Join the City of West Hollywood's One City One Pride festival for a day of screenings and panels around the theme of “I Remember.”
1:30pm - “Genitalic” - A documentary made by a young filmmaker featuring older gay men reflecting on West Hollywood, dating, and life. Running time 40 minutes, followed by a Q&A with Victor Yates, filmmaker.
3pm - “Meet the Rainbow Flagmakers: Original Rainbow Flag Artists and their Friends” - The first Rainbow Flags were conceived and handmade at the Gay Community Center called “330 Grove” in June of 1978 in San Francisco. Several of the artists, including producing artist Faerie Argyle Rainbow, their friends and volunteers who worked on the flags will share their stories of creating and flying the original rainbow flags. Preceded by a short slideshow of 330 Grove, the people and the flags from historian (and 330 Grove volunteer) Glenne McElhinney. Co-presented by the California LGBT Arts Alliance and Impact Stories History Project.
5pm - “Light in the Water:” Sneak peek of a work in progress - Join the filmmaker Lis Bartlett and the City of West Hollywood’s One City One Pride Festival for a sneak peek of a work in progress documentary about WH20, the West Hollywood Aquatics Team. From the team’s founding by athletes training for the inaugural Gay Games in 1982, through the impact of the AIDS epidemic, and two members getting married after marriage equality was passed, the story of WH20 also tells the story of West Hollywood and the gay community at large. Running time 45 minutes followed by a Q&A.
7pm - “AIDS DIVA: The Legend of Connie Norman,” a work in progress screening - As a self-appointed “AIDS DIVA” and masterful spokesperson for ACT UP/LA in the late 80s and early 90s Los Angeles, Connie described herself as “ex-drag queen, ex-hooker, ex-IV drug user, ex-high risk youth and current post-operative transsexual woman who is HIV positive” and simply “a human being seeking my humanity.”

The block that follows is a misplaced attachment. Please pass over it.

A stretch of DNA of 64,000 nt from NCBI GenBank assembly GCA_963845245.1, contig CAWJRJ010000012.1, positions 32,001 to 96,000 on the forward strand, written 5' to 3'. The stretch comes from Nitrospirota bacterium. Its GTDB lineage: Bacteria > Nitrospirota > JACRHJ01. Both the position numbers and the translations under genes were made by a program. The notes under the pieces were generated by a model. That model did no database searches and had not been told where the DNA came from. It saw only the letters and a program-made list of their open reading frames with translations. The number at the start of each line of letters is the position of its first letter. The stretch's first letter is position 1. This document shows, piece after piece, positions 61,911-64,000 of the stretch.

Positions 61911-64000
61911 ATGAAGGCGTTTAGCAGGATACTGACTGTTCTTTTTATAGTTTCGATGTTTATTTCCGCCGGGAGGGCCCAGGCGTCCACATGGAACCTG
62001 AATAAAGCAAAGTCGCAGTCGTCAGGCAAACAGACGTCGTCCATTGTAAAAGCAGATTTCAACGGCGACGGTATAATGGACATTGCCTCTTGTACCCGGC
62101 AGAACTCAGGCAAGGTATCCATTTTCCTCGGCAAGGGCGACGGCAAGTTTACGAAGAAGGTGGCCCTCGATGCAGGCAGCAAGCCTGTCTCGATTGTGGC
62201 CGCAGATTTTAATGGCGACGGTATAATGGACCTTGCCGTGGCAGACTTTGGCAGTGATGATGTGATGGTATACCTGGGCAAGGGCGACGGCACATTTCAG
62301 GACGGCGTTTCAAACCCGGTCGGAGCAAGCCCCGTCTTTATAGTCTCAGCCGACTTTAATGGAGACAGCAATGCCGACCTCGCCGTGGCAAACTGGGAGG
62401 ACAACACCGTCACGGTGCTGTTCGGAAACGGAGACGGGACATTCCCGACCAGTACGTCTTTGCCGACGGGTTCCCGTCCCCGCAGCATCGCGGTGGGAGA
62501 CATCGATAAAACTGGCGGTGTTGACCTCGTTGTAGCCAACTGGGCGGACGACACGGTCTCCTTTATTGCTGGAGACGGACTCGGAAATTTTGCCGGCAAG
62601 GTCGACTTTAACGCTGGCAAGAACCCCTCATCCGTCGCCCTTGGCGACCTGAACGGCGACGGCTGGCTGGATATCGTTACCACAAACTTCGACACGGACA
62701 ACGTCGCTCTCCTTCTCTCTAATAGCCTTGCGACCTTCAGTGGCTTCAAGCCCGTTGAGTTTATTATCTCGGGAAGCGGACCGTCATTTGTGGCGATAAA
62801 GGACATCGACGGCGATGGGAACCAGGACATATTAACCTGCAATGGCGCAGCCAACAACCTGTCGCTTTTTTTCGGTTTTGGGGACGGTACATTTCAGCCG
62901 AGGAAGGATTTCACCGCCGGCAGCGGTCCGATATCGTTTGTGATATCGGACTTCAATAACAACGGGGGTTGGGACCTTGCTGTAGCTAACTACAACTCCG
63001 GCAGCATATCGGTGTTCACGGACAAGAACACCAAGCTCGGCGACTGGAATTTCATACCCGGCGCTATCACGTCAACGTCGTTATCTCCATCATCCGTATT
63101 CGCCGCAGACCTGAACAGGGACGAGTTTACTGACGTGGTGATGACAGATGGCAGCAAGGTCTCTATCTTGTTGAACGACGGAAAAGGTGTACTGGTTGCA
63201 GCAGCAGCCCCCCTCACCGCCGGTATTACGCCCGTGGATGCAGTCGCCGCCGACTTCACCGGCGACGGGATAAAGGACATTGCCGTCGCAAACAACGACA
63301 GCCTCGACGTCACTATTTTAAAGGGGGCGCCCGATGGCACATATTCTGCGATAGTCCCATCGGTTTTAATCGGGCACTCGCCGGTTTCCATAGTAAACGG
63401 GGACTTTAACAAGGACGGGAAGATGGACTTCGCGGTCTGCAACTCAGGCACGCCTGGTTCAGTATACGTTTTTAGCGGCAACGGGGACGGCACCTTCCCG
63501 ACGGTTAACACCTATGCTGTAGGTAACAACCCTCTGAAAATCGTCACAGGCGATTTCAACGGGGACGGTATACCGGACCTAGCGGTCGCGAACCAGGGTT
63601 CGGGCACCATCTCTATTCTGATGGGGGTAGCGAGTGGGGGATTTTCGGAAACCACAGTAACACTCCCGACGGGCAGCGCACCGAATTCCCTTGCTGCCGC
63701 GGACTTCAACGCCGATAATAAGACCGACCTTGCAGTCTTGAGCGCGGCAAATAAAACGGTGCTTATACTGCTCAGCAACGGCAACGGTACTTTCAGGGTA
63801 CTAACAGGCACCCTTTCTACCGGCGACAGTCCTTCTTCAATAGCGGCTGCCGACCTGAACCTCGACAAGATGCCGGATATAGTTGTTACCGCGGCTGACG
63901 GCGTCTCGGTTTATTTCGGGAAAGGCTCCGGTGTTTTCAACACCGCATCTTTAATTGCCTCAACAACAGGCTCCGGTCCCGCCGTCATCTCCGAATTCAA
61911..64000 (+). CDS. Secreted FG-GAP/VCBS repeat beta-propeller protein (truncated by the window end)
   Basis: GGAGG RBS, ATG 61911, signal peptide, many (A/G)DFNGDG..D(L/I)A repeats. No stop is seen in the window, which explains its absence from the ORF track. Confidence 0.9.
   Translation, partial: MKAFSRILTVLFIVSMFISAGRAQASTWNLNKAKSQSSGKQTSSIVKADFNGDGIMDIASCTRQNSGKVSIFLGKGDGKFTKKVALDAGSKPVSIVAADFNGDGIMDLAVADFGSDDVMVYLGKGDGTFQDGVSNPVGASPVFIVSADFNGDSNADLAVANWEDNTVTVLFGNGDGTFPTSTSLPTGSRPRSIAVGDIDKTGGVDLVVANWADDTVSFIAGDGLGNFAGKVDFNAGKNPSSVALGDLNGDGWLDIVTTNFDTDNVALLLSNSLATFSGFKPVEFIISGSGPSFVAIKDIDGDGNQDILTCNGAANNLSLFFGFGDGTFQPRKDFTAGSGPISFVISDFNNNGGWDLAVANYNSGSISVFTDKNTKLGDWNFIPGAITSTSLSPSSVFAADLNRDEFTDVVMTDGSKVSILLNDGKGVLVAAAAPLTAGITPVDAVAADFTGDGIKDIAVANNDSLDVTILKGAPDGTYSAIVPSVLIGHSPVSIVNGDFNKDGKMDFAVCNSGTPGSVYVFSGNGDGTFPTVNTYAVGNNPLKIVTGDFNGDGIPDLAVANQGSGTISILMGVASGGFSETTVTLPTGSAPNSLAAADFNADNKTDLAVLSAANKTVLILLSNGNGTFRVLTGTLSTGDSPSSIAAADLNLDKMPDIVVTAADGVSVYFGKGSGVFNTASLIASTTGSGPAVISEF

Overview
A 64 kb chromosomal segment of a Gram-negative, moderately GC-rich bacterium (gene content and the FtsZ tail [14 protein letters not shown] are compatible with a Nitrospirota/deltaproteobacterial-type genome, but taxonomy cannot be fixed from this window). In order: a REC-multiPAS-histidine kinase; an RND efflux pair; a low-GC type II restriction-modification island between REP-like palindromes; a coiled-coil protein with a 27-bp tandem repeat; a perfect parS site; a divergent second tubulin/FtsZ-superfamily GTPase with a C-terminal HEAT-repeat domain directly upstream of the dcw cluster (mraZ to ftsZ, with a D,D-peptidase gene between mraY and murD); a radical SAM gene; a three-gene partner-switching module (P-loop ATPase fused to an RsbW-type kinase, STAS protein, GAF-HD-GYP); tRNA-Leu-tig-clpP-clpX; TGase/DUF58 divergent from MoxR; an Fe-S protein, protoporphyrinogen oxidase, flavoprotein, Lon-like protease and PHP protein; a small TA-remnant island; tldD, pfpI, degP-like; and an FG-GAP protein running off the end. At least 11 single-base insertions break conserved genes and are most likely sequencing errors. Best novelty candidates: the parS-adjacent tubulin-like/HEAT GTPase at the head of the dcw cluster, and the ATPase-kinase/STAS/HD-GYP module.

Standing proudly in her multiple, fluid and evolving LGBTQ identities, she was often a lone advocate for the fledgling trans community of that era. Both beloved and confronting, Connie’s soulful and salty rantings and intersectional politics were heard widely through her local LGBT newspaper column and her pioneering LGBTQ cable television talk show. Fueled by the urgency of her mortality and the hard-won honesty and clarity her survival had required, Connie challenged self-hatred, hypocrisy and denial, as she evoked a humanitarian, neighborly, transcendent vision of life and love for our tribe and us all.
She served as a bridge, in both gender and politics - from ACT UP/LA to the Radical Fairies, to right-wing talk shows to Sacramento policy meetings to her marriage to gay husband Bruce - and challenged us to confront what it means to be a woman, a man and ultimately a human being. Modeling ‘wokeness’ in an earlier era of crisis, Connie’s piercing and compassionate voice, through these rare vintage video clips, leaps into the present, urging us again to wake up, to take action, and to fully engage with our collective lives and our world. Running time 45 minutes. Followed by a reception and a panel moderated by Karen Ocamb, featuring Peter Cashman, Jess Nowlin, Mary Lucey, Paul Langlotz and Valerie Spencer. Directed by Dante Alencastre (“Transvisible,” 2013; “Raising Zoey,” 2016).
Free Admission. RSVP requested.
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